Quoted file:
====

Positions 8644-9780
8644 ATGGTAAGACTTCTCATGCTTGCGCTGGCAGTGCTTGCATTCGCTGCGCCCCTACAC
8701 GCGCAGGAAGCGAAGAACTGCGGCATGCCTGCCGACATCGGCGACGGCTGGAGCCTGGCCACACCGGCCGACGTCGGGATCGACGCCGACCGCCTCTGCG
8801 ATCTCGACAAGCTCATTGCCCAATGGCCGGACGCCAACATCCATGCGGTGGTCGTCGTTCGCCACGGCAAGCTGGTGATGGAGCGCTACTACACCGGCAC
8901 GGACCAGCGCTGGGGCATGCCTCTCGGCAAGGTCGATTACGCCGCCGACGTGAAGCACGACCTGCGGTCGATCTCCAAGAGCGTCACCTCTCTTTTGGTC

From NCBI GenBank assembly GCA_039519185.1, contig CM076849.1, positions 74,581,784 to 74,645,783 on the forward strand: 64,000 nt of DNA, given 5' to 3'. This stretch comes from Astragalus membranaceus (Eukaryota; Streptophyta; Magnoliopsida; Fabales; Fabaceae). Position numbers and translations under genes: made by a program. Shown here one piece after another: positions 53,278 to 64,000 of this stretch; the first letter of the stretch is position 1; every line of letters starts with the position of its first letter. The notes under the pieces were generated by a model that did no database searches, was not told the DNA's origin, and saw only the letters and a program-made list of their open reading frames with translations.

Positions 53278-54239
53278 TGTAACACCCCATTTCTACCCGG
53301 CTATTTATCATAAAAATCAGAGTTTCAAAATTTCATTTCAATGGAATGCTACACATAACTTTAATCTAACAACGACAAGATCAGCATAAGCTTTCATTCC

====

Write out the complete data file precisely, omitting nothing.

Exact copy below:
Positions 8644-9780
8644 ATGGTAAGACTTCTCATGCTTGCGCTGGCAGTGCTTGCATTCGCTGCGCCCCTACAC
8701 GCGCAGGAAGCGAAGAACTGCGGCATGCCTGCCGACATCGGCGACGGCTGGAGCCTGGCCACACCGGCCGACGTCGGGATCGACGCCGACCGCCTCTGCG
8801 ATCTCGACAAGCTCATTGCCCAATGGCCGGACGCCAACATCCATGCGGTGGTCGTCGTTCGCCACGGCAAGCTGGTGATGGAGCGCTACTACACCGGCAC
8901 GGACCAGCGCTGGGGCATGCCTCTCGGCAAGGTCGATTACGCCGCCGACGTGAAGCACGACCTGCGGTCGATCTCCAAGAGCGTCACCTCTCTTTTGGTC

From NCBI GenBank assembly GCA_039519185.1, contig CM076849.1, positions 74,581,784 to 74,645,783 on the forward strand: 64,000 nt of DNA, given 5' to 3'. This stretch comes from Astragalus membranaceus (Eukaryota; Streptophyta; Magnoliopsida; Fabales; Fabaceae). Position numbers and translations under genes: made by a program. Shown here one piece after another: positions 53,278 to 64,000 of this stretch; the first letter of the stretch is position 1; every line of letters starts with the position of its first letter. The notes under the pieces were generated by a model that did no database searches, was not told the DNA's origin, and saw only the letters and a program-made list of their open reading frames with translations.

Positions 53278-54239
53278 TGTAACACCCCATTTCTACCCGG
53301 CTATTTATCATAAAAATCAGAGTTTCAAAATTTCATTTCAATGGAATGCTACACATAACTTTAATCTAACAACGACAAGATCAGCATAAGCTTTCATTCC